The co-partnership of Lee & Lee was formed in 1892 by Mr. Geo. S. Lee, who was in business here, and Mr. Jas. H. Lee, who came from Marshville that year and bought the Heath & Williamson stock. Before the end of the year these gentlemen moved to the Bickett Building on Lafayette Street, where they continued till their recent removal to the Lee Building. Mr. J.H. Lee is the manager, owing to the fact that Mr. G.S. Lee's health necessitates his spending much of the time out of doors. Mr. Lee employs a force of ten clerks even during the dull seasons. Beside the active work of his own business, Mr. Lee is connected with other business enterprises. He had rendered invaluable service in the construction of the handsome new Methodist Church. He is a most public-spirited and progressive citizen, always in the lead when work for his town is to be done."

2 comments:

  1. This evening, the church that owns this house petitioned the Monroe Historic Committee to demolish it. The committee had no legal choice but to grant the petition but put a stay of 180 days to try to find someone willing to take on the cost of moving the house and renovating it. It may not be around much longer as a result.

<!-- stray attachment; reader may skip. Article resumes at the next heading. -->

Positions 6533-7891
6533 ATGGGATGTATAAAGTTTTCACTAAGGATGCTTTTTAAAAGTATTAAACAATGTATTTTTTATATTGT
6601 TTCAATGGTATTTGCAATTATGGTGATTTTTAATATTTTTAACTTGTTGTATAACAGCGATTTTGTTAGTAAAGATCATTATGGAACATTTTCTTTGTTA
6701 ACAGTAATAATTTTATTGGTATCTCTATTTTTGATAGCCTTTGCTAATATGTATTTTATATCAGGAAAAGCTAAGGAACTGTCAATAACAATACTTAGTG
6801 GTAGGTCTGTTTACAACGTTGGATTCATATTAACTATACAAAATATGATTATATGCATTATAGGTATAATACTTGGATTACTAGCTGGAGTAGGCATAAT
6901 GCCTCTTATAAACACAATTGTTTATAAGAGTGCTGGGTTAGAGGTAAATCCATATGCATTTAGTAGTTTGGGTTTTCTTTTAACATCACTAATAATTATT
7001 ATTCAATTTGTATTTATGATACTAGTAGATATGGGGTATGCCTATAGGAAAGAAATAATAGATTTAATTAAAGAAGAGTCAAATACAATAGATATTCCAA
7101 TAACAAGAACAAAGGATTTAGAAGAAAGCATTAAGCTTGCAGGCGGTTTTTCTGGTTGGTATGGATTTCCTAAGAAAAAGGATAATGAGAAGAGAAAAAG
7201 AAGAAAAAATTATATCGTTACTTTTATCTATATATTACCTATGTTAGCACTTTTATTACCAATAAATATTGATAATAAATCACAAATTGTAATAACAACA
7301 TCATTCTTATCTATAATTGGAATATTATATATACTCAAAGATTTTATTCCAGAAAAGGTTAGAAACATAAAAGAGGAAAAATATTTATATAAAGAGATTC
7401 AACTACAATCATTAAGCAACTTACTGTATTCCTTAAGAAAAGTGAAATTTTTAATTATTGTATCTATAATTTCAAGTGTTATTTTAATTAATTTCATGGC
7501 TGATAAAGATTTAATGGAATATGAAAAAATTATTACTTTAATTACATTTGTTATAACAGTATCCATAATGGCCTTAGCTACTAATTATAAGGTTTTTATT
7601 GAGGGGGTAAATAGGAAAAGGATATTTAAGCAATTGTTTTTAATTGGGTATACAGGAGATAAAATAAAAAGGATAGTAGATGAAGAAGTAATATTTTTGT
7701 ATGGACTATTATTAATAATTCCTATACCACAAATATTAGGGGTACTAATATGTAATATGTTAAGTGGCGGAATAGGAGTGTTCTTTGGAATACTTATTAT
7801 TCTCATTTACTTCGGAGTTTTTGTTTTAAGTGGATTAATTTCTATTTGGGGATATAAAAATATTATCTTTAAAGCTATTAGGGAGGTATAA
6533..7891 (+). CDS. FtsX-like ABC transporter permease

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  2. I'm saddened to find out this wonderful old house is slated for demolition - not only because I hate to see historical structures lost, but also because my parents were friends with Marion and Margaret Lee and their sister, Dorothy "Dot" Lee Redwine; I have wonderful memories of visiting this home as a child during the 1960s. The Lee sisters were so gracious, and visiting their home was like a trip back in time to old-fashioned Southern hospitality; they were also the only people I knew who had a pomegranate tree in their yard! Occasionally I played with Dot's granddaughters when they visited from New York; Dot's grandson, Chip, enjoyed quail hunting with my dad on the Lee's farm in Union County. What a shame that this house will soon exist only in the memories of a few people.